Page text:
The Bears’ offense should be committed
BY MARK POTASH firstname.lastname@example.org
Bears running back Matt Forte gets some positive yardage in the second quarter of the Chicago Bears-Houston Texans game Sunday November 11, 2012 in Chicago. | Tom Cruze~Sun-Times
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SAN FRANCISCO — After the Caleb Hanie debacle last year, I wouldn’t dare suggest the Bears won’t miss Jay Cutler. But Cutler’s injury might give Mike Tice the chance to run the offense he probably should have been using all along.
Remember the ‘‘Run-and-Shoop’’?
That’s the tag Pro Bowl tackle James ‘‘Big Cat’’ Williams gave the run-oriented game plan orchestrated by John Shoop in his debut as a play-caller against the Patriots in 2000 after offensive coordinator Gary Crowton had bolted for BYU in midweek.
After struggling with Crowton’s pass-oriented offense, the Bears embraced Shoop’s back-to-the-basics game plan like a long-lost friend. James Allen had 37 carries for 97 yards in a 24-17 victory.
Not even failure was going to stop the Bears from running the ball that day. Even after Allen gained 50 yards on 17 carries in the first half, the Bears ran on five of their first seven plays of the second half. Allen gained 38 yards, capped by a 16-yard touchdown.
That’s the payoff for being truly committed to the run. Shane Matthews was 22-for-27 for 239 yards and two touchdowns. The offense committed only one penalty — holding on receiver Dez White on a pass play. Those also are payoffs of being truly committed to the run.
The lasting image of that victory, though, is not the production of the running game, but the palpable joy of the Bears’ offensive linemen in getting to execute it.
‘‘We love it because it’s smash-mouth football,’’ right tackle Blake Brockermeyer said that day. ‘‘That’s what we like to do.’’
As football has evolved since the days of leather helmets, one aspect hasn’t changed: Offensive linemen love to run the football. They have the same aggressive nature as defensive linemen, and nothing allows them to use it like a dedicated running game.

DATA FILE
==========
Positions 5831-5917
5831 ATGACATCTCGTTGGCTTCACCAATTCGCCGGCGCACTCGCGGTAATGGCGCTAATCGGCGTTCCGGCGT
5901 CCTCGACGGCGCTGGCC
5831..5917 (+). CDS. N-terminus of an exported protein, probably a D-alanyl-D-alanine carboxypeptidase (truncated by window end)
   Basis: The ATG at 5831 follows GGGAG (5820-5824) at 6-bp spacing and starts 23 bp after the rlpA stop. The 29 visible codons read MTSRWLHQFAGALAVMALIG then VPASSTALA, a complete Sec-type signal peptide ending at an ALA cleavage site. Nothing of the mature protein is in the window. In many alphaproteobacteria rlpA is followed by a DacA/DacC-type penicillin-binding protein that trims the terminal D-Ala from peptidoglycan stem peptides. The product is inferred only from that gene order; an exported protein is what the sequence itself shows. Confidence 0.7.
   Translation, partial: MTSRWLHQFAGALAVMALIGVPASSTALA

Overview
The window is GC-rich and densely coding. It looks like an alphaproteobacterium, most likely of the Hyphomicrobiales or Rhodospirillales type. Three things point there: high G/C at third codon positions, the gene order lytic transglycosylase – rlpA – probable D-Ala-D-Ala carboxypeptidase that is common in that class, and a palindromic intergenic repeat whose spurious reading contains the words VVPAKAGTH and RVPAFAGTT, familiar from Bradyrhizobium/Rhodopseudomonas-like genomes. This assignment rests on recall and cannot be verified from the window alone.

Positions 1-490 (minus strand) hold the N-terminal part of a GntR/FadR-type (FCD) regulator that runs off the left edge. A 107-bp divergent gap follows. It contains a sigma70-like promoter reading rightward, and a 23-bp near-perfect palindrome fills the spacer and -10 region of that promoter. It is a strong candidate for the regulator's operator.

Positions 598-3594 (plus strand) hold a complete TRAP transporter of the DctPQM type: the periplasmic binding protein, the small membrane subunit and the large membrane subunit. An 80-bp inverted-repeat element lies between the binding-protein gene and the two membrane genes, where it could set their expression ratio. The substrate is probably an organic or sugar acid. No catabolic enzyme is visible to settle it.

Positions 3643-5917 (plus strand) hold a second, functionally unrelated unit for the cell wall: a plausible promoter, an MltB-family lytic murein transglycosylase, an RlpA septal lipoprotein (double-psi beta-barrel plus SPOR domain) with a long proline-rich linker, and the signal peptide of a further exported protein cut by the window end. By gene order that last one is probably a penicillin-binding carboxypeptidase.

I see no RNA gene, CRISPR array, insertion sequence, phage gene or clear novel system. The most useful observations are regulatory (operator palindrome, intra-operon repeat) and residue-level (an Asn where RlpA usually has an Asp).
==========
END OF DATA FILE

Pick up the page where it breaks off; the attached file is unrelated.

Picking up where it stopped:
It’s what the Bears need most. But it’s not so easy to implement with a quarterback whose reputation has compelled Tice to build the offense around him.
Unfortunately, it has been like trying to stick a big square peg into a small round hole. Since the bye, when the offense should be kicking into gear, the Bears have had positive yards on 55.6 percent of their plays. (The Texans, who lead the league in rushing attempts per game, have had positive yards on 67.3 percent of their plays in the same span.) When a quarterback who cost you two first-round draft picks is 23rd in the NFL in completion percentage (59.2) and 24th in passer rating (80.4) with a Pro Bowl running back and a Pro Bowl receiver, something’s wrong.
Assuming it’s not Cutler, we all know what it is — Tice’s baby, the offensive line. It should be priority one, and Cutler’s absence gives Tice the opportunity to whip the line into shape by letting it do what it does best.
Matt Forte and Michael Bush will appreciate the extra carries, but Gabe Carimi, Lance Louis, Roberto Garza, Chilo Rachal and J’Marcus Webb need them. Fullback Evan Rodriguez is one of the Bears’ best all-around blockers. If he’s not going to be Aaron Hernandez, Monday night would be a good time to let him do what he does best.
It’s not about three yards and a cloud of dust. It’s about setting a tone that cuts down on negative plays — sacks, fumbles, penalties — and opens up all kinds possibilities for a talented offense.
As Tice has reminded us twice recently, he is a disciple of Chuck Knox, his old coach in Seattle. Certainly he knows that Knox turned losers into winners with the Rams, Bills and Seahawks in the ’70s and ’80s with run-first offenses, even with prolific quarterbacks.
The NFL has changed since the glory days of ‘‘Ground Chuck,’’ but not that much. You win with the pass today if you have Aaron Rodgers, Tom Brady or Drew Brees at quarterback. The sooner the Bears realize they don’t have that, the better off they’ll be.